Hoaxes & Rumors

God’s Cricket Chorus: Real or Hoax?

God’s Cricket Chorus: Real or Hoax?
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A recording of crickets chirping is said to sound like a human chorus singing in harmony when the sounds are slowed down. Is this true or false?

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The sounds of crickets appear genuine, but the melody was likely added later.

History

Although the piece circulated heavily in late 2013, the music in question by Jim Wilson dates to the early 1990s. The liner notes of one version of the work explains the sounds:

Though it may sound like a synthesizer or a chorus singing; it’s the crickets themselves slowed way down, creating the effect of a choir of human voices. The sound created is a simple diatonic 7-note scale chord progression and melody with a multi-layered structure.

The song features two tracks: crickets chirping at normal speed, and the sound of crickets chirping “several octaves lower.” The slowed-down crickets sound amazingly like a harmonizing choir, singing in a major key.

Original Recording

The original cricket recording was captured by Jim Wilson and included on the album Medicine Songs as the track “Ballad of the Twister Hair.”

In 1994, the cricket track was featured on the soundtrack to the TBS documentary miniseries The Native Americans as the track “Twisted Hair.” That track also featured Native American opera singer Bonnie Jo Hunt, who sang an additional melody over the track. (Listen)

An extended version also exists, entitled “God’s Cricket Chorus” which does not have the narrative or Ms. Hunt’s vocals. (Listen below)


Bonnie Jo Hunt described the recording in a 2004 interview:

Jim Wilson recorded crickets in his back yard, and he brought it into the studio and went ahead and lowered the pitch and lowered the pitch and lowered the pitch. And they sound exactly like a well-trained church choir to me. And not only that, but it sounded to me like they were singing in the eight-tone scale. And so what–they started low, and then there was something like I would call, in musical terms, an interlude; and then another chorus part; and then an interval and another chorus. They kept going higher and higher.

Skeptics Respond

Several musicians attempted to recreate the effect heard in the works above, and were unable to match the sounds in the Wilson recording.

Soundcloud user Dave D’aranjo attempted to recreate the cricket choir effect, slowing cricket chirping to various levels. His results (below) are are much more repetitive and the tones do not appear to be in a major key.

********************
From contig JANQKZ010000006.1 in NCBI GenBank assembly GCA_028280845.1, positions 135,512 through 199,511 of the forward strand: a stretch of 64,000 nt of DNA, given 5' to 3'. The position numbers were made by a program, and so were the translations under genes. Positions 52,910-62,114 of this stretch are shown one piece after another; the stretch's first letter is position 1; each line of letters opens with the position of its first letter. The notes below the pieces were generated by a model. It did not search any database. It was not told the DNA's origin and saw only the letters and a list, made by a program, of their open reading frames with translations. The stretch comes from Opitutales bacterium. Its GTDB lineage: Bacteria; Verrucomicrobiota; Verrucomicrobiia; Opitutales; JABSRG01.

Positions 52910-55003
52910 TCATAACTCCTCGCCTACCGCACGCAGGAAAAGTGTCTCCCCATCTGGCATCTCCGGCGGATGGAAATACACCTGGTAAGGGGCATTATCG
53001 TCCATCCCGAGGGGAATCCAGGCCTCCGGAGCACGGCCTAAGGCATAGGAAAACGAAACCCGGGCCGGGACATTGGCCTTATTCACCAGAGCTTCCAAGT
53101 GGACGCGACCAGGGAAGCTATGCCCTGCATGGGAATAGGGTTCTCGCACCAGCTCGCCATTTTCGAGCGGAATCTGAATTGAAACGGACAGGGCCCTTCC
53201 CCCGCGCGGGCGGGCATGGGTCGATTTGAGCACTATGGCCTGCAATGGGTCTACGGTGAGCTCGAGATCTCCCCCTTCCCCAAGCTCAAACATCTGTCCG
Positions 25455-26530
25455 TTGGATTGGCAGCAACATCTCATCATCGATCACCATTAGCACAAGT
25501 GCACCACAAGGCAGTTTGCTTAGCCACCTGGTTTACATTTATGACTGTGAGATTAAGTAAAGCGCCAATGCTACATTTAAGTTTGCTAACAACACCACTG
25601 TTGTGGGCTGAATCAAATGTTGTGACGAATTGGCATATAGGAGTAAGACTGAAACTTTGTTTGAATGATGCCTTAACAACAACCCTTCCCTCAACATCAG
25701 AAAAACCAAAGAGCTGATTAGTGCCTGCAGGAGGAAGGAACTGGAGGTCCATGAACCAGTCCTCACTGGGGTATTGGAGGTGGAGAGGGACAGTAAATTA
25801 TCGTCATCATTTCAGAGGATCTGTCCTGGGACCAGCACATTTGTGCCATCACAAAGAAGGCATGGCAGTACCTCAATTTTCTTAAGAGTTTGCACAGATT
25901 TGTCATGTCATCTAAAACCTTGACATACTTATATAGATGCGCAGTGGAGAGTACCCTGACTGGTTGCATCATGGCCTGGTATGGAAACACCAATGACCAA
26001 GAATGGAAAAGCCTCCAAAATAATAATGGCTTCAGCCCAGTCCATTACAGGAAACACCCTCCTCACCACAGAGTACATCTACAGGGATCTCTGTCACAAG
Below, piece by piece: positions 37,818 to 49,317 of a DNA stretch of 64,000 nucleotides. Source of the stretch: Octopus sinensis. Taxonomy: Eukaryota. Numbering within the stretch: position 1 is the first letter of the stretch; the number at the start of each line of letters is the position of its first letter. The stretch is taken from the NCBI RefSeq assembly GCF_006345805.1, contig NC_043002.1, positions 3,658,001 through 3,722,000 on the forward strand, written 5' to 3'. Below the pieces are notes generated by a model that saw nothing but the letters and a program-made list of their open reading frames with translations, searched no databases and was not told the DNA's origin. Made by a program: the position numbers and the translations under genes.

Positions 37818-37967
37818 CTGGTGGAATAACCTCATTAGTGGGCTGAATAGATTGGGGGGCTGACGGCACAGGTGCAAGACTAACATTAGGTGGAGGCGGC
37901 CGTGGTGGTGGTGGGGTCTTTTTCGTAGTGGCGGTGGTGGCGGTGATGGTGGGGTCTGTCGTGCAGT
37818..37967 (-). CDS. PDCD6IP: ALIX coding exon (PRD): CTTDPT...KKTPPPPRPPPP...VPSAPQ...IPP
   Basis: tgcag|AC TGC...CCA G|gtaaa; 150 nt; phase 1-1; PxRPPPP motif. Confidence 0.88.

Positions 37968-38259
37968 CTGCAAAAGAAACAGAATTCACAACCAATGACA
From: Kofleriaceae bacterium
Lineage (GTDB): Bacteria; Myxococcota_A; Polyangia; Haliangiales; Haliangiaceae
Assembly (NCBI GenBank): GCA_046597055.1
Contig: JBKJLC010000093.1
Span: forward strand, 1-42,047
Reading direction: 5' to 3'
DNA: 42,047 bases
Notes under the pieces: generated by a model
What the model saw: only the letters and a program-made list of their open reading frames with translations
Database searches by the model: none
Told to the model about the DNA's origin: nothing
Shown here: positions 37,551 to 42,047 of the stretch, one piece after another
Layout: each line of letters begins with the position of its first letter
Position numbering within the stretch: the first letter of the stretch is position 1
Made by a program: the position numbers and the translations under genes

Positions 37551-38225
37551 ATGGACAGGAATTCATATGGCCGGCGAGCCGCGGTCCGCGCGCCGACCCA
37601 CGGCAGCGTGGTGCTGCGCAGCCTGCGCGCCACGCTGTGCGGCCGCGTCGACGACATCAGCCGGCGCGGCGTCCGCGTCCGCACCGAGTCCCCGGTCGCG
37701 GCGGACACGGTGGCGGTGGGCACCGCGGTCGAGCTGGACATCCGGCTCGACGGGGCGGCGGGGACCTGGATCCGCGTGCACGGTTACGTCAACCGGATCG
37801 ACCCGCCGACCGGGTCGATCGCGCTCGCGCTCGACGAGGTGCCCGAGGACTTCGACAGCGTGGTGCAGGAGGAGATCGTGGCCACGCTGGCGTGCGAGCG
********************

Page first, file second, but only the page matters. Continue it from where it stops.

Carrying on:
Another Soundcloud user, VCFX Recordings, also posted an experiment of crickets chirping which has been slowed down. The result is a pleasant, human-like tone, but it does not create a melody as found in the Wilson track. VCFX postulates that the “Cricket Choir” could have been created with similar cricket samples, but a melody added later by the composer, It is my belief that Jim Wilson did in fact record crickets and pitch them down, but recorded his own melody using MIDI with the sample.

VCFX Recordings has since removed their experiment from Soundcloud.

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Bottom Line

The harmonies and melody of the “cricket choir” seem too conveniently close to what is found in a man-made diatonic major scale. At normal speed, crickets chirp in a repetitive pattern, which the Soundcloud skeptics showed above. Several musicians have tried to duplicate the harmonizing, melodic choir sounds found in the “cricket choir” and have been unable to do so. A more likely explanation is that a sound sample was created from the slowed sound of crickets chirping, and a melody was played via MIDI using this sample. It is also possible that Mr. Wilson created several different samples matching notes in the major scale, and generated a melody based on those. Either way, it appears that some sort of melody was later added to the sound of crickets chirping. Wilson himself hinted that he may have in fact altered the pitch of the crickets in some way:

“I discovered that when I slowed down this recording to various levels, this simple familiar sound began to morph into something very mystic and complex……..almost human.”

The use of the term “various levels” may be an implication that this is not a raw, unaltered recording of crickets chirping several octaves lower, but a manipulation of these sounds. Whether these “various levels” were achieved via MIDI samples or another method is uncertain. It does seem clear that the cricket chorus is not simply the sound of crickets slowed down, but a manipulation in some way to achieve the familiar sounds of Western tonality.

Additional Sources

Updated December 8, 2014
Originally published November 2013

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